UN hopes to jumpstart quartet talks

UNITED NATIONS (IPS) - The United Nations Security Council is calling for intense international efforts to conclude diplomatic negotiations aimed at creating a peace treaty between Israel and Palestine.

On Tuesday, the 15-member Council passed a unanimous resolution declaring its support for the negotiations initiated in the US city of Annapolis last year in November amid calls for both parties to refrain from any step that could undermine confidence.

“We must redouble our efforts,” said UN Secretary-General Ban Ki-moon, “all of us: Israelis and Palestinians; the regional countries and the Arab League as a whole; the Quartet, including the incoming US administration; and this Council.”

The resolution was adopted after the conclusion of a high-level meeting of the Mideast Quartet, which comprises the United States, United Nations, European Union and Russia. The Quartet was formed about six years ago to facilitate peace negotiations between the Israelis and Palestinians.

Monday’s Quartet meeting was attended by US Secretary of State Condoleezza Rice, Russian Foreign Minister Sergey Lavrov, the EU foreign policy chief Javier Solana, former British prime minister Tony Blair, and the UN secretary-general.

The Quartet representatives said the bilateral negotiations process launched at Annapolis was “irreversible” and that these negotiations must be intensified in order to put an end to the conflict and to establish “as soon as possible” the state of Palestine.

“A final treaty and a lasting peace will be reached through simultaneously, reinforcing efforts on three-tracks, negotiations, building the Palestinian state, and implementation of the parties’ obligations under the Roadmap,” they said in a joint statement.

They said they want all Palestinians to commit themselves to non-violence and the recognition of Israel. The Quartet urged Israel to freeze all settlement activities, saying it has “a negative impact on the negotiating environment and on Palestinian economy.”

The Quartet has been heavily criticized for its inability to prevent Israel from settlement-building and military actions in the Palestinian territories. Last year, before the end of his term, the UN special rapporteur on human rights, John Dugard, noted that the Quartet had “done nothing” to protect the Palestinians.

Israel has continued its policy of raids and blockading the exit and entry points around Gaza and other occupied areas despite protests by international aid agencies and human rights organizations.

According to the UN agency for Palestine refugees, UNRWA, about 46 percent of Palestinians do not have enough food to meet their basic needs. UN officials say due to acute poverty and increasing unemployment, many children are unable to complete their education.

The total population in the occupied territories is estimated at three to four million people.

The Quartet, which plans to hold its next meeting in Moscow, said it was concerned about the recent increase in the closures of crossing points in Gaza and noted that such actions have limited the range and basic quantities of commodities and humanitarian supplies.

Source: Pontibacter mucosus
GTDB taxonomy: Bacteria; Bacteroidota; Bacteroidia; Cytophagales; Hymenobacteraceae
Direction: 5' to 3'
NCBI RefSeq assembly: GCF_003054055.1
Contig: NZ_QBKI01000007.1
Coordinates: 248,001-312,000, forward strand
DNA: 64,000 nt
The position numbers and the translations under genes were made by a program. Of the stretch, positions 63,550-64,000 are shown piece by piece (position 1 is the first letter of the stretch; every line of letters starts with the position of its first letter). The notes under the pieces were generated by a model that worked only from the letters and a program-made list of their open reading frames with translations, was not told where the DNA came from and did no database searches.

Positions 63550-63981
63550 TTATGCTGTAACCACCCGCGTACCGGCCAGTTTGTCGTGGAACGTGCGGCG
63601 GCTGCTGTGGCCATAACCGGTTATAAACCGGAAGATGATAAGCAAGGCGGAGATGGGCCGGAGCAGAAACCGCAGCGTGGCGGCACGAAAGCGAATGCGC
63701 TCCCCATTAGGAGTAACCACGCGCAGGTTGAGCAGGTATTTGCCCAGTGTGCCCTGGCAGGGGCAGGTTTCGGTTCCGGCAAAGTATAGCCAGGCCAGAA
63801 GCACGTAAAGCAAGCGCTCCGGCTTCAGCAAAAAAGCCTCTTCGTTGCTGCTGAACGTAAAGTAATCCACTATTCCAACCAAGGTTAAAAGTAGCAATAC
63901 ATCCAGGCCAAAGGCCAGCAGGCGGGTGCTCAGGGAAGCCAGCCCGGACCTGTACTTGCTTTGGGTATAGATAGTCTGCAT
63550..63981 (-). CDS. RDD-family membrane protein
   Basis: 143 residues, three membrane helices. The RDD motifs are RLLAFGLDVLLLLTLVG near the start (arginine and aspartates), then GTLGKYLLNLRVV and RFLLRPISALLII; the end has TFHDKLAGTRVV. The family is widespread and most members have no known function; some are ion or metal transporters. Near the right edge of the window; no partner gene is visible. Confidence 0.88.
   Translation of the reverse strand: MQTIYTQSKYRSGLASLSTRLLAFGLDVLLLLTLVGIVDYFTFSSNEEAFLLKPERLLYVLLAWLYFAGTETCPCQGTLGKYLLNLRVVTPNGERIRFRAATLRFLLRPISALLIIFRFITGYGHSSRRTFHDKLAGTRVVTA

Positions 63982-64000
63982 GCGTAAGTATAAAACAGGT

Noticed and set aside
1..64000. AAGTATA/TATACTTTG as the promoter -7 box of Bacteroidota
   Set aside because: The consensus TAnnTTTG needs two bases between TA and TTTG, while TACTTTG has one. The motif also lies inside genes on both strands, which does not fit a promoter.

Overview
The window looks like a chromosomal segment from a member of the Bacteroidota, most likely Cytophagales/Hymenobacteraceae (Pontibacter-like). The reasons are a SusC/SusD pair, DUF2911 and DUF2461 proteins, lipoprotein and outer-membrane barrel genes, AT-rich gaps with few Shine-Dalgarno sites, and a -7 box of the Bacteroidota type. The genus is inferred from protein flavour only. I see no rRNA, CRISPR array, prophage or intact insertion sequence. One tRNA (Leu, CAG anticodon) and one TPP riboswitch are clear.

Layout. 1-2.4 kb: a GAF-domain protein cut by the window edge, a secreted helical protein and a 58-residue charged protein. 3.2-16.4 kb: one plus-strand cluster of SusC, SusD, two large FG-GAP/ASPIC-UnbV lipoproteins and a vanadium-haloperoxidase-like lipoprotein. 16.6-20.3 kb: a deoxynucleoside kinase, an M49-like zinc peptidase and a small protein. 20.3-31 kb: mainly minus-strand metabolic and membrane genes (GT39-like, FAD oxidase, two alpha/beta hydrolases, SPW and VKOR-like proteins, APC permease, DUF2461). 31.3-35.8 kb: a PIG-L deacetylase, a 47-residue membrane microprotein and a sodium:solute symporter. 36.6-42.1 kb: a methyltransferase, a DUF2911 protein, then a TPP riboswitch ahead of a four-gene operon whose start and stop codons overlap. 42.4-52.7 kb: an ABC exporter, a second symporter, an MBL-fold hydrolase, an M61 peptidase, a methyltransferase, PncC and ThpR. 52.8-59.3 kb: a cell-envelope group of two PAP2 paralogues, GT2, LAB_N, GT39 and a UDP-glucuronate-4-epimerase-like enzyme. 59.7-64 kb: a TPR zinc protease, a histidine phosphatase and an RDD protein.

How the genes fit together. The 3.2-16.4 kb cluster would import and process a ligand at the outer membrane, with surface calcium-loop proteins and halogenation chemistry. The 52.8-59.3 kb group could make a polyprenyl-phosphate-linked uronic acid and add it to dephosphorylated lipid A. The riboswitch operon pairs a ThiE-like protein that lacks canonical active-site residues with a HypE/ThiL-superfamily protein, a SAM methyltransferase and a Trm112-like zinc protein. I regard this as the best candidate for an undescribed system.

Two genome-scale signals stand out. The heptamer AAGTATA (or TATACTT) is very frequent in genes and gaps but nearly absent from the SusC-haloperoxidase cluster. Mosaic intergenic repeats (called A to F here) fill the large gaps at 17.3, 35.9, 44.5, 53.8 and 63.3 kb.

On Monday, while the Quartet meeting was in progress, the UN General Assembly president’s spokesperson Enrique Yeves issued a statement saying the president was “very concerned” about a series of recent developments that were “not helpful or conducive” for the climate of international harmony that he was trying to promote.

“This morning we have learned about the arbitrary detention of Professor Richard Falk, the UN special rapporteur for human rights in the occupied Palestinian territories,” the spokesperson said. “He was denied entry to Israel when he arrived at Tel Aviv airport.”

Yeves said Falk was detained at the airport, and despite two brief urgent telephone messages to the US, was held almost incommunicado for at least 30 hours. “We believe that Prof. Falk has been put on a flight back to the United States.”

“Such actions by a member state of the United Nations reflect a dangerous decision by individual countries to rebuff UN mandates and its appointed mandate-holders,” said Yeves of the Israeli action in Tel Aviv.

He also said “very serious threats have appeared on the Internet against the life of the president of the General Assembly. This matter is being looked into by the pertinent authorities.”

For years, Israel has been in violation of numerous Security Council and General Assembly resolutions. In noting that last week, the Assembly’s President Miguel d’Escoto Brockmann publicly criticized Israel.

Independent experts on the region say that in the absence of intervention to shift the balance of power and secure implementation of a genuine peace agreement, there will be no easing of the human suffering and instability there.

“Until and unless a just and comprehensive peace is seen by the US to be as strategic an interest as keeping military secrets safe, peace will remain an elusive goal,” said Nadia Hijab, a senior fellow at the US-based Institute for Palestinian Studies.

Meanwhile, asked by IPS for his reaction to the Quartet meeting and statement, the Palestinian ambassador to the UN, Riyad Mansour said: “It’s a well-adopted resolution, but we need to see action.”

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